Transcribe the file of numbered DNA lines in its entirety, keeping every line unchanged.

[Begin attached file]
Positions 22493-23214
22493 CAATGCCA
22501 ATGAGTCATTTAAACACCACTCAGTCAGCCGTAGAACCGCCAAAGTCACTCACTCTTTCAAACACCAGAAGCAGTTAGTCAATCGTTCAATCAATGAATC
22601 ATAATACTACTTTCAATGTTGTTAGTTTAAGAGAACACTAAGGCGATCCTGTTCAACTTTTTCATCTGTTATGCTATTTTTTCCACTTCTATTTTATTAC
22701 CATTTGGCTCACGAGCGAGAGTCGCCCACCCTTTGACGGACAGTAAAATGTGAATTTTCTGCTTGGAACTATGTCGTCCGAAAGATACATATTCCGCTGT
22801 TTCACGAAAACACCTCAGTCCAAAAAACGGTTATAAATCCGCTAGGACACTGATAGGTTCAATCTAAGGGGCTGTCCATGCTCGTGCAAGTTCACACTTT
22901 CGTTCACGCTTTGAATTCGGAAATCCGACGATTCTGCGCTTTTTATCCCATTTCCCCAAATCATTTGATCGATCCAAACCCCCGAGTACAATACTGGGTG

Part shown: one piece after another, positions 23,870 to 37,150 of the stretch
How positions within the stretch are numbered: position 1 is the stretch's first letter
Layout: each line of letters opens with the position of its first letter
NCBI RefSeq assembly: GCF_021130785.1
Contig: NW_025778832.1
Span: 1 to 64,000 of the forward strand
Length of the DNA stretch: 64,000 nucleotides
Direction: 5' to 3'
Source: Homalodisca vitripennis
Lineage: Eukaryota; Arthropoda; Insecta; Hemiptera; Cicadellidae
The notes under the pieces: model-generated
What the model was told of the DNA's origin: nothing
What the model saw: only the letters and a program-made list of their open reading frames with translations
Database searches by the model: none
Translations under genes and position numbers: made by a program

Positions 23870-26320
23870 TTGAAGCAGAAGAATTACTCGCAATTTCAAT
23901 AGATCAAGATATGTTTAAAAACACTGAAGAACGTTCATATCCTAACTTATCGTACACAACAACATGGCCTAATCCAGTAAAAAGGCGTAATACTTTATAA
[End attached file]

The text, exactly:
Positions 22493-23214
22493 CAATGCCA
22501 ATGAGTCATTTAAACACCACTCAGTCAGCCGTAGAACCGCCAAAGTCACTCACTCTTTCAAACACCAGAAGCAGTTAGTCAATCGTTCAATCAATGAATC
22601 ATAATACTACTTTCAATGTTGTTAGTTTAAGAGAACACTAAGGCGATCCTGTTCAACTTTTTCATCTGTTATGCTATTTTTTCCACTTCTATTTTATTAC
22701 CATTTGGCTCACGAGCGAGAGTCGCCCACCCTTTGACGGACAGTAAAATGTGAATTTTCTGCTTGGAACTATGTCGTCCGAAAGATACATATTCCGCTGT
22801 TTCACGAAAACACCTCAGTCCAAAAAACGGTTATAAATCCGCTAGGACACTGATAGGTTCAATCTAAGGGGCTGTCCATGCTCGTGCAAGTTCACACTTT
22901 CGTTCACGCTTTGAATTCGGAAATCCGACGATTCTGCGCTTTTTATCCCATTTCCCCAAATCATTTGATCGATCCAAACCCCCGAGTACAATACTGGGTG

Part shown: one piece after another, positions 23,870 to 37,150 of the stretch
How positions within the stretch are numbered: position 1 is the stretch's first letter
Layout: each line of letters opens with the position of its first letter
NCBI RefSeq assembly: GCF_021130785.1
Contig: NW_025778832.1
Span: 1 to 64,000 of the forward strand
Length of the DNA stretch: 64,000 nucleotides
Direction: 5' to 3'
Source: Homalodisca vitripennis
Lineage: Eukaryota; Arthropoda; Insecta; Hemiptera; Cicadellidae
The notes under the pieces: model-generated
What the model was told of the DNA's origin: nothing
What the model saw: only the letters and a program-made list of their open reading frames with translations
Database searches by the model: none
Translations under genes and position numbers: made by a program

Positions 23870-26320
23870 TTGAAGCAGAAGAATTACTCGCAATTTCAAT
23901 AGATCAAGATATGTTTAAAAACACTGAAGAACGTTCATATCCTAACTTATCGTACACAACAACATGGCCTAATCCAGTAAAAAGGCGTAATACTTTATAA